August 21, 2019
What We’re Reading This Week
We know advertisers control the media, right? I mean, it’s all very vague and Orwellian, but that doesn’t shock anyone…right? Apart from the more apparent ways corporations control content, there is another, more subtle tactic: keyword blacklists.
Large advertisers, like Fidelity, avoid online ad placement near controversial content. That is, content they deem to be controversial. According to The Journal, Fidelity’s 2019 list consists of more than 400 “bad words.” These are words like “bomb,” “racism,” and “Trump.”
Back in 2017, several large companies drew attention to Google and YouTube’s advertisement placement. Coke, Pepsi, Walmart, and a host of other brands created news by suspending their Google ad spending until the company could put processes in place to prevent their logos from appearing next to questionable or offensive content.
At the micro level, it’s hard to argue against this practice. Certainly, corporations have the right to control how their messages are seen. However, in the larger picture, there are chilling consequences for news sites and the people reading the news. If enough advertisers limit ad placement to the extent that it impacts revenue to news organizations, it creates an incentive to limit content that utilizes the banned words. News organizations will increasingly need to make a choice: subscribers or advertisers:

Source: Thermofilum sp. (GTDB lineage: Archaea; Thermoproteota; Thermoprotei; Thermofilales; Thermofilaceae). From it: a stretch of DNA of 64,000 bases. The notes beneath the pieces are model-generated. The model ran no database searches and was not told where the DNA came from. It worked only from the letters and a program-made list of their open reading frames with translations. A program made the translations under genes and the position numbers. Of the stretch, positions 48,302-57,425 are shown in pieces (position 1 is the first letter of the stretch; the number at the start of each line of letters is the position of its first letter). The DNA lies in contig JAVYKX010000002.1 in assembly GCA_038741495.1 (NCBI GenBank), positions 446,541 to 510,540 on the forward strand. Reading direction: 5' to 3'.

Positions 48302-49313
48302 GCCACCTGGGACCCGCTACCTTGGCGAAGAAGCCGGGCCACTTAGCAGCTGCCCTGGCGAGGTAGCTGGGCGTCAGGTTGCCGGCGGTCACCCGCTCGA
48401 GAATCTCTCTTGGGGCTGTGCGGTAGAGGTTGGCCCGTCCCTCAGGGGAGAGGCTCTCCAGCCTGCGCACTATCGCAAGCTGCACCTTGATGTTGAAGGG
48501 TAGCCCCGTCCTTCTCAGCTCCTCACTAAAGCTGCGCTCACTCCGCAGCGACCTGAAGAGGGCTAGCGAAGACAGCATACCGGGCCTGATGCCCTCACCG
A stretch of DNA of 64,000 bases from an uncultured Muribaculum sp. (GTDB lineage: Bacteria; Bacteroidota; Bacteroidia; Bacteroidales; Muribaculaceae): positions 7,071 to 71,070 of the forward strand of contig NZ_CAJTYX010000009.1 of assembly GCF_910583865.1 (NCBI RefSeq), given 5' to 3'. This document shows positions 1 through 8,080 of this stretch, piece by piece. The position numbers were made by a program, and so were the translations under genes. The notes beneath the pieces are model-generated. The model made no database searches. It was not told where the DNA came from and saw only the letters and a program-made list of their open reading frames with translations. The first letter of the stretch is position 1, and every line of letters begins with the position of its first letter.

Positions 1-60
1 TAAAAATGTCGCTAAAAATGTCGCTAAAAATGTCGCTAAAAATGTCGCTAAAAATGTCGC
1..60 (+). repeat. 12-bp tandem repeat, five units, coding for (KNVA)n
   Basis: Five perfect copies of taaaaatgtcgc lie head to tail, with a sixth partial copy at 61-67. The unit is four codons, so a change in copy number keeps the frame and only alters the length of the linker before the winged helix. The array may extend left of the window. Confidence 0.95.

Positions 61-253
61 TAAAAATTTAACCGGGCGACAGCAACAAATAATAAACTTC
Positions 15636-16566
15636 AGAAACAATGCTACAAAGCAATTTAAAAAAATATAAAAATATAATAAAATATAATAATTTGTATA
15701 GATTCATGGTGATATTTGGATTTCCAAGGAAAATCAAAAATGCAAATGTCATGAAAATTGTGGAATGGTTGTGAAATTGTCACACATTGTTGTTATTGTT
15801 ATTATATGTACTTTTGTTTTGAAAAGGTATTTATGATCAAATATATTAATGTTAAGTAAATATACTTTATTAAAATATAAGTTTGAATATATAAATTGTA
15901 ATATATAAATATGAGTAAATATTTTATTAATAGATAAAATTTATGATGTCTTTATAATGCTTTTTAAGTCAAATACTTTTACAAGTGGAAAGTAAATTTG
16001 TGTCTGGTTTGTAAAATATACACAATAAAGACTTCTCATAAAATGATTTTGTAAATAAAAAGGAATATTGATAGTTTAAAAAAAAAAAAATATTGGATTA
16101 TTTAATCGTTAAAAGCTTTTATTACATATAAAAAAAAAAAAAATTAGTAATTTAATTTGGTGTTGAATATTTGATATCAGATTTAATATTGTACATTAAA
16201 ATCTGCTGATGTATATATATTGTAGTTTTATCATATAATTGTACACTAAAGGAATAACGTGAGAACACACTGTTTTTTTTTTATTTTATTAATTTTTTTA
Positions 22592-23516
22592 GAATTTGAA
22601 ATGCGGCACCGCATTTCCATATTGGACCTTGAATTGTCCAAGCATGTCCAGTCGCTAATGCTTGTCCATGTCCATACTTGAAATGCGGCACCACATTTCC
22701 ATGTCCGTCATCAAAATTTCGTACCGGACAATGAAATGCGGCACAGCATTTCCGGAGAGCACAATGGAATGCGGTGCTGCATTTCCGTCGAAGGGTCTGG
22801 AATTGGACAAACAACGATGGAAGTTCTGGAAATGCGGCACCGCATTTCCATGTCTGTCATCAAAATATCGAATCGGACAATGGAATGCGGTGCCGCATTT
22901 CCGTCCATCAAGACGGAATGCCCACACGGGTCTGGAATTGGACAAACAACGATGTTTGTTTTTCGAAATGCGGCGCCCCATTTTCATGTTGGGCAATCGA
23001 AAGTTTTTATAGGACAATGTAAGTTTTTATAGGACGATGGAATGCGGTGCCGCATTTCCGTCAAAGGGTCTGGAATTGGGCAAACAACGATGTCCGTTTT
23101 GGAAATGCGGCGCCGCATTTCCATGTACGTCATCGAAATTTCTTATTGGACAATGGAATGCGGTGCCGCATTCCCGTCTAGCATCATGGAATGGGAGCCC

“The audiences of many online publishers grew after President Trump launched his campaign—the ‘Trump bump.’ At the same time, ‘they are losing revenue because some clients are using extensive keyword exclusion lists,’ said John Montgomery, executive vice president of global brand safety at GroupM, one of the world’s largest ad-buying firms.”
Of special concern to me is when one of those banned words is the name of the United States President:
“CNN.com, which is owned by AT&T Inc., said it deals with some advertisers whose blacklists exceed 1,000 words. Among the words advertisers most often wanted to avoid on CNN.com during the first half of the year were ‘shooting,’ ‘Mueller,’ ‘Michael Cohen’ and ‘crash.’ The most-blocked term during the time period was ‘Trump,’ which was blocked 636,636 times, CNN said.”
The good news is that some companies are firing back and not accepting deals with advertisers that want to block certain words. Vice Media, for example, recently prevented advertisers from blocking a list of 25 words. However, this approach comes with its own set of pitfalls. To me, one of the biggest issues facing our country is division. As communication becomes increasingly targeted, consumers will become more and more insulated. It is already dangerously easy for people to only consume news that supports their already established worldview. As this continues, it may make it substantially harder for people to empathize with others and appreciate different perspectives.
It’s also important to note, the initial controversy was generated by ads appearing next to content created by individuals – on YouTube and Google, not by content created by legitimate news organizations.